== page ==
My choice would be Mark Strong to lead.
A few years ago when it sounded like Sony were serious about giving Ghostbusters another run at the big time, my thoughts immediately went to Sam Raimi as a potential director for the big-budget action/comedy/horror franchise. I actually did a little bit of campaigning and I think the rest of the Internet picked up on the idea and liked the direction I was proposing.
Raimi would bring a deeper edge to the series, a more legitimately spooky back-bone with bigger, more elaborate set pieces, an effectively creepy atmospheric and more fluid state of dread that would be well suited to what we know of the series. The humour of Bill Murray, Dan Aykroyd and the directing sensibilities of Raimi, seemed on paper to be a good match.
Of course The Evil Dead franchise should be evidence enough of Raimi’s perfect fit for this but I’m telling ya, with Drag Me To Hell, especially towards the second act (the set piece with the sacrificing of the goat in particular felt GB-esque), he’s got the CV for Ghostbusters.
The Day of the Triffids
John Wyndham’s ambitious story about a meteor shower that not only births giant, man-eating and fast moving viscous plants, but also leaves 99% of the world’s population blind, at this point, looks likely to be Sam Raimi’s next directing vehicle after the Oz prequel.
The movie became a go project this summer when Mandate Pictures won the bidding war for the rights to the novel specifically for Raimi to helm and if he can recapture the high-energy and the magic of his best horror films then he can turn Triffids into something sickening, absurd and entertaining. We would be the first in line to see it!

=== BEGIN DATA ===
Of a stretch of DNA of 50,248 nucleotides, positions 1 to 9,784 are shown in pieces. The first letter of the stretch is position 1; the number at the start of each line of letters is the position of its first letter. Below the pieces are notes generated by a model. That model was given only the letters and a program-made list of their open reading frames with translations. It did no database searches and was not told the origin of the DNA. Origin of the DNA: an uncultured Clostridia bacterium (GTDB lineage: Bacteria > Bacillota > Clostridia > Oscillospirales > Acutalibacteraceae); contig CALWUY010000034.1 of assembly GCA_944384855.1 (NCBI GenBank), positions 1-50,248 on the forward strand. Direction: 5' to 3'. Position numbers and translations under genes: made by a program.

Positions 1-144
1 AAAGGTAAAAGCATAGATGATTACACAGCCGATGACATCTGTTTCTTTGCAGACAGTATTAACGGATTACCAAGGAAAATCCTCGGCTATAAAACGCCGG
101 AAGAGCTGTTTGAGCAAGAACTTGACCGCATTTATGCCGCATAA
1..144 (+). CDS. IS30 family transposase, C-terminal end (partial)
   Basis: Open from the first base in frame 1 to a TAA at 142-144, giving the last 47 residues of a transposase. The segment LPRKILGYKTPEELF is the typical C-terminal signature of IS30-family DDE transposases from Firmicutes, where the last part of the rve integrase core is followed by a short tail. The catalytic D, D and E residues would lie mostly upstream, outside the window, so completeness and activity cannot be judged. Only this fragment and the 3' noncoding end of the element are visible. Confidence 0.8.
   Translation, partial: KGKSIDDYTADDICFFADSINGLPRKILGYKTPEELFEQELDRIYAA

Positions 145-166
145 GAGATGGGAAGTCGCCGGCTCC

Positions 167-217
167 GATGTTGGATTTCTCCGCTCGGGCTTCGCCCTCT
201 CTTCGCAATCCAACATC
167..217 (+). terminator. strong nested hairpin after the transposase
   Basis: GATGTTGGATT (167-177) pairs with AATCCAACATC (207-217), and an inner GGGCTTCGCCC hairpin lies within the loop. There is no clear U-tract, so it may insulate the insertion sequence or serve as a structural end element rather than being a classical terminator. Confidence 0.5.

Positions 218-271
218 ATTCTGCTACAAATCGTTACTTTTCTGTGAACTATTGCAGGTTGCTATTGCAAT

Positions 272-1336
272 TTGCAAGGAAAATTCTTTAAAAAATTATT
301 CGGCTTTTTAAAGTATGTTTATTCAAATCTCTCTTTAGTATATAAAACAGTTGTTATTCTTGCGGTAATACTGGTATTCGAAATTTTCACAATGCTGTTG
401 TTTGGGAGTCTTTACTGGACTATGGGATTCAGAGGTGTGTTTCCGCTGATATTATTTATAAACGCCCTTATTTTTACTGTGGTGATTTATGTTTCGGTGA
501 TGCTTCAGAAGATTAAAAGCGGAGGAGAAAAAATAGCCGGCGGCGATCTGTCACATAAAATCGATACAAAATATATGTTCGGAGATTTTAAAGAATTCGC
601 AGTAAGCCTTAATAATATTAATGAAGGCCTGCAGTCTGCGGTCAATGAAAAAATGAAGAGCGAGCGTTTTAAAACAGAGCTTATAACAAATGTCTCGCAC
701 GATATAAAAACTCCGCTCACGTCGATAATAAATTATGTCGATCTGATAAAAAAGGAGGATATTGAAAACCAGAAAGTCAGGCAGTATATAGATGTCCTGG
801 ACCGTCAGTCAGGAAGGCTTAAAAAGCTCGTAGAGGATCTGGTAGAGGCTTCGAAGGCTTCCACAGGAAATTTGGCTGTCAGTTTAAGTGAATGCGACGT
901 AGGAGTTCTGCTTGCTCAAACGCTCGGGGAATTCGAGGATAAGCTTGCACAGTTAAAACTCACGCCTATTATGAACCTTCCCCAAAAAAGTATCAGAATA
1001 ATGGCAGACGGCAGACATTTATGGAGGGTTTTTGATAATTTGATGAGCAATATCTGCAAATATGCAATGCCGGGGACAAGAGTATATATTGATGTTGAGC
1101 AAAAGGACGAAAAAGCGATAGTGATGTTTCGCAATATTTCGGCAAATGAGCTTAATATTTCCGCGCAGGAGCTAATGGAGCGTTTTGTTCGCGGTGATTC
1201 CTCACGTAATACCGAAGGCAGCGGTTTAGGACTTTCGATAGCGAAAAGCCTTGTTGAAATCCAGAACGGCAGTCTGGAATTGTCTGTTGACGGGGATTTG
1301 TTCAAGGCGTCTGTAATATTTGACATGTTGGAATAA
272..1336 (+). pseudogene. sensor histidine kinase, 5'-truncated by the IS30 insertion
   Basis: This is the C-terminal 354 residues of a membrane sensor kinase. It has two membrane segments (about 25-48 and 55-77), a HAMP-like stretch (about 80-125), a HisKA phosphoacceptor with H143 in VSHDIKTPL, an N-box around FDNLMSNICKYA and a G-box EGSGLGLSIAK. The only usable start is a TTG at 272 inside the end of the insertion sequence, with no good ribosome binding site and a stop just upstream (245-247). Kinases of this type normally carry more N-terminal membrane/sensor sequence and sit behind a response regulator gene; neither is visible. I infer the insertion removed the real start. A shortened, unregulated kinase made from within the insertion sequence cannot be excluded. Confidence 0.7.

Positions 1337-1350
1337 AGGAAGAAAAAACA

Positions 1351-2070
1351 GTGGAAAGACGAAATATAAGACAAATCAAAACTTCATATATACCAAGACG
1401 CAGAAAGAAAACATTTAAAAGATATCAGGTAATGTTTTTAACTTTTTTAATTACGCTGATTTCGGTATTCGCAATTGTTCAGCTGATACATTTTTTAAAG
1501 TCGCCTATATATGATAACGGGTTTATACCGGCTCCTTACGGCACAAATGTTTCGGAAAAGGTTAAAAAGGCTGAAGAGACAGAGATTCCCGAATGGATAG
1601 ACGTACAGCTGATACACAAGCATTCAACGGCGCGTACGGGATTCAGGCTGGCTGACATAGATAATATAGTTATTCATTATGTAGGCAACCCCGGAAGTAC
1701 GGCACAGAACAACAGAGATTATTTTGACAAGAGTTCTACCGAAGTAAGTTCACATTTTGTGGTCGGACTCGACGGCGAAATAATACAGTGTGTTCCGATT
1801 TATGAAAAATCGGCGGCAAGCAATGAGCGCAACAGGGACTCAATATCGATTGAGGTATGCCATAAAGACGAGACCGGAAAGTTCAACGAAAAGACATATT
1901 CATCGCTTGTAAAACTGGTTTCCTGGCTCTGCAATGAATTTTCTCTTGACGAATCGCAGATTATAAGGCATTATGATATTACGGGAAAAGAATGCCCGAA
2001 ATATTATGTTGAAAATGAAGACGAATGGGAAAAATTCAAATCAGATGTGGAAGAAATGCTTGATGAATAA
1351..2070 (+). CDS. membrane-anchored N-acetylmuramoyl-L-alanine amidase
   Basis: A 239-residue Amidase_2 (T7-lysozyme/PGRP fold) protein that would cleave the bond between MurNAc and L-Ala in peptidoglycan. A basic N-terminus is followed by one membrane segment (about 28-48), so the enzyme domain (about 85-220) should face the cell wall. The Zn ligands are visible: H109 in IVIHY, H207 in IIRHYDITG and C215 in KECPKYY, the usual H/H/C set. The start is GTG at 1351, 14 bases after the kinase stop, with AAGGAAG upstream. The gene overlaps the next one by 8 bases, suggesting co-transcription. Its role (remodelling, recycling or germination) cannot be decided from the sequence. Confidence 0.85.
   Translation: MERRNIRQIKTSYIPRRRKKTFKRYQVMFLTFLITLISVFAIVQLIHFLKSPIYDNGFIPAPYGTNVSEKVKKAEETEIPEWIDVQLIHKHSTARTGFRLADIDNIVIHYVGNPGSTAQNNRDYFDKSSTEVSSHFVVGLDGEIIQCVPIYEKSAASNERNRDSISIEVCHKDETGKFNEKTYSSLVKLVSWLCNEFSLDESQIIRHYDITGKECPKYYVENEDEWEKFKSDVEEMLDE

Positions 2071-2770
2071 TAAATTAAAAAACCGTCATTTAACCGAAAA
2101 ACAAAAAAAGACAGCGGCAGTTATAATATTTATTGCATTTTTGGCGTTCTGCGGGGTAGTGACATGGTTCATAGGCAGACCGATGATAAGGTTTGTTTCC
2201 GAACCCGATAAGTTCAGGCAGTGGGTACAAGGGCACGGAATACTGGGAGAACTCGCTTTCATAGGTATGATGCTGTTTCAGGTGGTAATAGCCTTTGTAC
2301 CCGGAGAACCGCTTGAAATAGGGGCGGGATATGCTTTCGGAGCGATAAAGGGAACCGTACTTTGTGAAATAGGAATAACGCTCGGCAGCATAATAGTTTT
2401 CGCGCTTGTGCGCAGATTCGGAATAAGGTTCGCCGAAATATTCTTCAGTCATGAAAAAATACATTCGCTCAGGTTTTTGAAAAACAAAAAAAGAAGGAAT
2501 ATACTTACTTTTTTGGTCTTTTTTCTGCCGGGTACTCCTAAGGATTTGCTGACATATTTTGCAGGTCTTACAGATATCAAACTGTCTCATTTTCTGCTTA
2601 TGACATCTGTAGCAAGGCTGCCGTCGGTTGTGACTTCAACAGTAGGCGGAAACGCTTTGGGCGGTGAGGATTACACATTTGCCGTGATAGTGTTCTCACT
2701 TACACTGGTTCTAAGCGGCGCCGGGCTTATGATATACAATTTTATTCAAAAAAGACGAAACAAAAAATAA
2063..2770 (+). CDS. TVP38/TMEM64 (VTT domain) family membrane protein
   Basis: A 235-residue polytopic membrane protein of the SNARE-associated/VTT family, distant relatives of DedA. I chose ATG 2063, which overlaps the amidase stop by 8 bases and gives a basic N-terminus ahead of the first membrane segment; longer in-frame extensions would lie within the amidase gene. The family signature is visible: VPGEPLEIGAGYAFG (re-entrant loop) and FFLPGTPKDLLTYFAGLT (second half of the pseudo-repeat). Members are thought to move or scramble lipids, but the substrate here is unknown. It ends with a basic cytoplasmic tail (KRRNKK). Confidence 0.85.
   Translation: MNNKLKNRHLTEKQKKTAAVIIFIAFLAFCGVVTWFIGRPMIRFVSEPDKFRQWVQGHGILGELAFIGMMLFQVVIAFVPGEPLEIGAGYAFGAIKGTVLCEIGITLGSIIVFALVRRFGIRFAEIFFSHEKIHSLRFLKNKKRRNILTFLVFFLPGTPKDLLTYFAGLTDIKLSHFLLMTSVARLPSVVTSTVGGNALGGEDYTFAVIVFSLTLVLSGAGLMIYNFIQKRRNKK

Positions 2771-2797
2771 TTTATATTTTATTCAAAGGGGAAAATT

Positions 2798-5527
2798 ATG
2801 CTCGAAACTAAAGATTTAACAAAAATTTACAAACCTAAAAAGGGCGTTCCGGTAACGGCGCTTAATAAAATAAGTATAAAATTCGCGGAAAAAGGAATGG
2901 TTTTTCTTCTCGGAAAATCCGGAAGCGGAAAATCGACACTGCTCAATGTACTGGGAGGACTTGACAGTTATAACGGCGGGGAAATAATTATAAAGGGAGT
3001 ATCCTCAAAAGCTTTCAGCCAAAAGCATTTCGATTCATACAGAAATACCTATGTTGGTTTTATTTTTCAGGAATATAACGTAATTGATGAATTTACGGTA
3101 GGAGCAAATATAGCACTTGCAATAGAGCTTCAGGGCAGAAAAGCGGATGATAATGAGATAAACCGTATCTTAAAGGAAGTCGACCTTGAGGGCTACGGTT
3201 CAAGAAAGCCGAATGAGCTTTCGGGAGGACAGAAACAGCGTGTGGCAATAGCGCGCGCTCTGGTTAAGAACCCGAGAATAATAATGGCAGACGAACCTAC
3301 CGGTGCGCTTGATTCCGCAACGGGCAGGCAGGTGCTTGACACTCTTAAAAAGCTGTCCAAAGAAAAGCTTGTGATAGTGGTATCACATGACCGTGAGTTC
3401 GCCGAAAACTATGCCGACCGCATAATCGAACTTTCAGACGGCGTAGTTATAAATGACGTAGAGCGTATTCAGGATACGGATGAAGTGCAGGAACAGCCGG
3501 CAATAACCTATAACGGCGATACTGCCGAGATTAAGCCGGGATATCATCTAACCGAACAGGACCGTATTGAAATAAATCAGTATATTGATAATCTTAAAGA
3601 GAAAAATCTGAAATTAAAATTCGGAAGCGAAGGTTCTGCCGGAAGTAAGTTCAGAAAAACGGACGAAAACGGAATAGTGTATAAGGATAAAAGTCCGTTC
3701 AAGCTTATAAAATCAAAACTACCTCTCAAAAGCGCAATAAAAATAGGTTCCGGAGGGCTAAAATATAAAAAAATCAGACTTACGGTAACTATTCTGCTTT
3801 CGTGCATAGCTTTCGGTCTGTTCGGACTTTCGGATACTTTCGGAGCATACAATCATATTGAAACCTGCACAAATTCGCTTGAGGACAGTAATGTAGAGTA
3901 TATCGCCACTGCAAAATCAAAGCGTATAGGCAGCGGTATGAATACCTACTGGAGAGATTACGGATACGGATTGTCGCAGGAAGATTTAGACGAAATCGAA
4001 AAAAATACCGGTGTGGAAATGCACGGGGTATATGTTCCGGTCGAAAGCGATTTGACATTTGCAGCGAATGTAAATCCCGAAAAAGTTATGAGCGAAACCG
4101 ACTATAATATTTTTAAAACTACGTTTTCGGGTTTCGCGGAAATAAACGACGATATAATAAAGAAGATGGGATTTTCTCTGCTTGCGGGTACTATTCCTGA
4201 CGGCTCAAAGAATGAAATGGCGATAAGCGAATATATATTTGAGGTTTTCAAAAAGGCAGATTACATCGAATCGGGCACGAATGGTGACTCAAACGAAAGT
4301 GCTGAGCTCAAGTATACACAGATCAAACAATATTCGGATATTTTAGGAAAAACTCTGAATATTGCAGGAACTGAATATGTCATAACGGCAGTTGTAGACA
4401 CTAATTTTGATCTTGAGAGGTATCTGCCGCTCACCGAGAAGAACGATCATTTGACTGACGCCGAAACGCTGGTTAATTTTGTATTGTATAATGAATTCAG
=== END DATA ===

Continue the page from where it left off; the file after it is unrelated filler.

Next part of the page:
Red Dead Redemption
So this one hasn’t been a rumoured project for Raimi and with Rockstar’s reluctance to sell the film rights to their games to any studio, it’s unlikely anyone will be taking a stab at the incredible gun-slinging game Red Dead Redemption anytime soon…. BUT…. if a deal could ever be struck, Raimi would make a hell of a movie.
Have you played Read Dead Redemption yet? It’s incredibly cinematic but with a morally suspect character that would free filmmakers to turn the game into anything they desired. Just like a Grand Theft Auto movie if Hollywood ever got around to it – they could pretty much make it into any kind of genre piece they wanted. Raimi has directed a Western before with The Quick and the Dead, itself a clear homage to Sergio Leone’s Once Upon A Time in The West but with a bigger budget and a license to dream bigger, he could create such a bad-ass movie here.
Radical Studios three issue comic series Earp basically re-tells the famous Wyatt Earp legend — the Gunfight at OK Coral, Doc. Holliday, Virgil and all that — but setting it in a futuristic, ‘ravaged society’ Los Angeles – where the economy has dipped so much that people shoot each other over a loaf of bread.